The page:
Whole systems thinking for sustainable water treatment design
Microbial fuel cell (MFC) technology could provide a low cost alternative to conventional aerated wastewater treatment, however there has been little comparison between MFC and aeration treatment using real wastewater substrate. This study attempts to directly compare the wastewater treatment efficiency and energy consumption and generation among three reactor systems, a traditional aeration process, a simple submerged MFC configuration, and a control reactor acting similar as natural lagoons. Results showed that all three systems were able to remove>90% of COD, but the aeration used shorter time (8 days) then the MFC (10 days) and control reactor (25 days). Compared to aeration, the MFC showed lower removal efficiency in high COD concentration but much higher efficiency when the COD is low. Only the aeration system showed complete nitrification during the operation, reflected by completed ammonia removal and nitrate accumulation. Suspended solid measurements showed that MFC reduced sludge production by 52-82% as compared to aeration, and it also saved 100% of aeration energy. Furthermore, though not designed for high power generation, the MFC reactor showed a 0.3 Wh/g COD/L or 24 Wh/m3 (wastewater treated) net energy gain in electricity generation. These results demonstrate that MFC technology could be integrated into wastewater infrastructure to meet effluent quality and save operational cost.The high cost and life-cycle impact of electrode materials is one major barrier to the large scale application of microbial fuel cells (MFC). We also demonstrate that biomass-derived black carbon (biochar), could be a more cost effective and sustainable alternative to granular activated carbon (GAC) and graphite granule (GG) electrodes. In a comparison study, two biochar materials made from lodgepole pine sawdust pellets (BCp) and lodgepole pine woodchips (BCc), gassified at a highest heat temperature (HHT) of 1000�C under a heating rate of 16�C/min, showed a satisfactory power density of 532 � 18 mW m-2 and 457 � 20 mW/m-2 respectively, compared to GAC with 674 � 10 mW m-2 and GG with 566 � 5 mW m-2 (normalized to cathode projected surface area), as an anode material in a two-chamber MFC. BCc and BCp had BET-N2 surface area measurements of 429 cm2 g-1 and 470 cm2 g-1 respectively, lower than industrial GAC with 1248 cm2 g-1 but several orders of magnitude higher that GG with 0.44 cm2 g-1. BCc and BCp had a lower surface resistance of 3�1Ω mm-1 and 6�1Ω mm-1 than 8�2Ω mm-1 for GAC, but higher that GG with 0.4�0.5Ω mm-1. We also investigated the life-cycle impact and estimated cost of biochar as an electrode material. Although there is no well-established market price for biochar, conservative estimates place the costs around 51-356 US$/tonne, up to ten times cheaper that GAC (500-2500 US$/tonne) and GGs (500-800 US$/tonne) with significantly greater life-cycle advantages.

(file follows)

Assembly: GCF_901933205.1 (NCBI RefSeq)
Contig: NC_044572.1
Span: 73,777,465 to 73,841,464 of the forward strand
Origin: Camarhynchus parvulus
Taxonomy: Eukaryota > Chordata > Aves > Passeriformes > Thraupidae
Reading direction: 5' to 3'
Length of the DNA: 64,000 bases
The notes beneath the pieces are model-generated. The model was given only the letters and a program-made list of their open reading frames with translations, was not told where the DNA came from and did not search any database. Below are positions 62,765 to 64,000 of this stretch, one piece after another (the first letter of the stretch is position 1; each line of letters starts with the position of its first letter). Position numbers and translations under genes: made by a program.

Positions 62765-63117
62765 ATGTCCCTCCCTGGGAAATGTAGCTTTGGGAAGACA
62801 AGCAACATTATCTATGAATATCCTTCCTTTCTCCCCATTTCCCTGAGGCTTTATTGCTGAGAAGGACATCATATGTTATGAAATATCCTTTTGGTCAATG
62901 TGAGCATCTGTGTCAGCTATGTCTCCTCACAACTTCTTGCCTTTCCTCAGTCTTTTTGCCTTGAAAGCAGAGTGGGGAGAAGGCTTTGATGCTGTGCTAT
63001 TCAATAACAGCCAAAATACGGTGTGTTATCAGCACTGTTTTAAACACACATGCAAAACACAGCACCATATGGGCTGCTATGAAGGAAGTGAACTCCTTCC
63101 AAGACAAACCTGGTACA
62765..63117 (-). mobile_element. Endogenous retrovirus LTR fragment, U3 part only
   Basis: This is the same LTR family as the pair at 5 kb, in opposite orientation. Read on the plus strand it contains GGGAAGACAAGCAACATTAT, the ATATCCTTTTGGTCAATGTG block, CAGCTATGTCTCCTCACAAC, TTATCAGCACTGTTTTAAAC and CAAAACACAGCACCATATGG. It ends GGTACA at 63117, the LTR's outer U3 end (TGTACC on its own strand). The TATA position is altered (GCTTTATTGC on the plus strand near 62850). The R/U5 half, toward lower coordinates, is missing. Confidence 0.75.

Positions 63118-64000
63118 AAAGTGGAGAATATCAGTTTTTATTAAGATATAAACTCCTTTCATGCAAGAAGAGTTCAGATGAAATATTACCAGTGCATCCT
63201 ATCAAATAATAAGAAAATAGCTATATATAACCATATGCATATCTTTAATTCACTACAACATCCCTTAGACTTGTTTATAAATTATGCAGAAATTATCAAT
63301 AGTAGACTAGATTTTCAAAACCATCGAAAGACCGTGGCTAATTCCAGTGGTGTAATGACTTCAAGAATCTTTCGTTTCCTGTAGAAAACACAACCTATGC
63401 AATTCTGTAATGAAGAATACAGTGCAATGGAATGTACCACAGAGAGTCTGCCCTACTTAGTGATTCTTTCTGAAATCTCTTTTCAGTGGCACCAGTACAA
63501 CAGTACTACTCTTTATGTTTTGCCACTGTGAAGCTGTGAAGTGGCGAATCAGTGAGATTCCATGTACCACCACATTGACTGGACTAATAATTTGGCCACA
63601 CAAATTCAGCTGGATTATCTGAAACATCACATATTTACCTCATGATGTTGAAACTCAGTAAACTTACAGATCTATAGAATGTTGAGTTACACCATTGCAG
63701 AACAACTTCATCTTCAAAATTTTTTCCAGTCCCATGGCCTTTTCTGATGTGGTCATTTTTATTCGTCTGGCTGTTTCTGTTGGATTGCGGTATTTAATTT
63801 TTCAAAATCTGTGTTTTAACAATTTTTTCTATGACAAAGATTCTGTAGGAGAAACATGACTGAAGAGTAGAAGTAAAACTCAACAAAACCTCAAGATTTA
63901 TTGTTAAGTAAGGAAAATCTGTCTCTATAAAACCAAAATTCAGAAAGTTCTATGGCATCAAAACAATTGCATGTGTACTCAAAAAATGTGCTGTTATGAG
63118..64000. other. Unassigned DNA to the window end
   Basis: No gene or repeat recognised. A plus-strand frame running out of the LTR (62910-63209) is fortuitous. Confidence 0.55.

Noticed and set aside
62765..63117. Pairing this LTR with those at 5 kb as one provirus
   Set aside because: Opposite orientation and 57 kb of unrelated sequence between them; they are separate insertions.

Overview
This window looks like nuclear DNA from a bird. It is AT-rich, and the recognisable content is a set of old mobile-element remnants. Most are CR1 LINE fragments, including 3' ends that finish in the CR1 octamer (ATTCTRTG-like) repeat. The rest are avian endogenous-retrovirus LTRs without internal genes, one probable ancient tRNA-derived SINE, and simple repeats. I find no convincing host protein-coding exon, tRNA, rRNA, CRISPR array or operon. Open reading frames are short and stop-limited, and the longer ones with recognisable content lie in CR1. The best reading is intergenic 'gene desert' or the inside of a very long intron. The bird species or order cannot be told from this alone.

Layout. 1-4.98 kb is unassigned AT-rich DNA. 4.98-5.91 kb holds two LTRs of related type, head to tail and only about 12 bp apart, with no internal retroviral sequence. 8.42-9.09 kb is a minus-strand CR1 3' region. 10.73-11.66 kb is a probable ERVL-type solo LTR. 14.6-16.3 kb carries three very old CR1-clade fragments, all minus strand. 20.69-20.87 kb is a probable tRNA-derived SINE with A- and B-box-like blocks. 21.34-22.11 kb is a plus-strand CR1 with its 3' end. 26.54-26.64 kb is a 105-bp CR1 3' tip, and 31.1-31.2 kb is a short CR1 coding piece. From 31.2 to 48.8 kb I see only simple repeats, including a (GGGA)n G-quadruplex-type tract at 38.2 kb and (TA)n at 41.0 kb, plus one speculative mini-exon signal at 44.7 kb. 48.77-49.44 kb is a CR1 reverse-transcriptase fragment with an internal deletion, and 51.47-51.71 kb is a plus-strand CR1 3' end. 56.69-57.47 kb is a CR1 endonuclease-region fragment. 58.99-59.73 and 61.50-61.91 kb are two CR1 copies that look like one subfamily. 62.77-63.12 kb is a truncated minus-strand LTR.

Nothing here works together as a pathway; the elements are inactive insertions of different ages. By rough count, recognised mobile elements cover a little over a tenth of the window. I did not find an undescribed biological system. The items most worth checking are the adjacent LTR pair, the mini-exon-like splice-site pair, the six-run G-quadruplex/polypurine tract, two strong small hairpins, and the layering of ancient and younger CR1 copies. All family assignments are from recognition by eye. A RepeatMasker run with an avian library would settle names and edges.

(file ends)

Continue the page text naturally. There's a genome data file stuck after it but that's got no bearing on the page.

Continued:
Book contributor Auraria Library
Collection auraria; additional_collections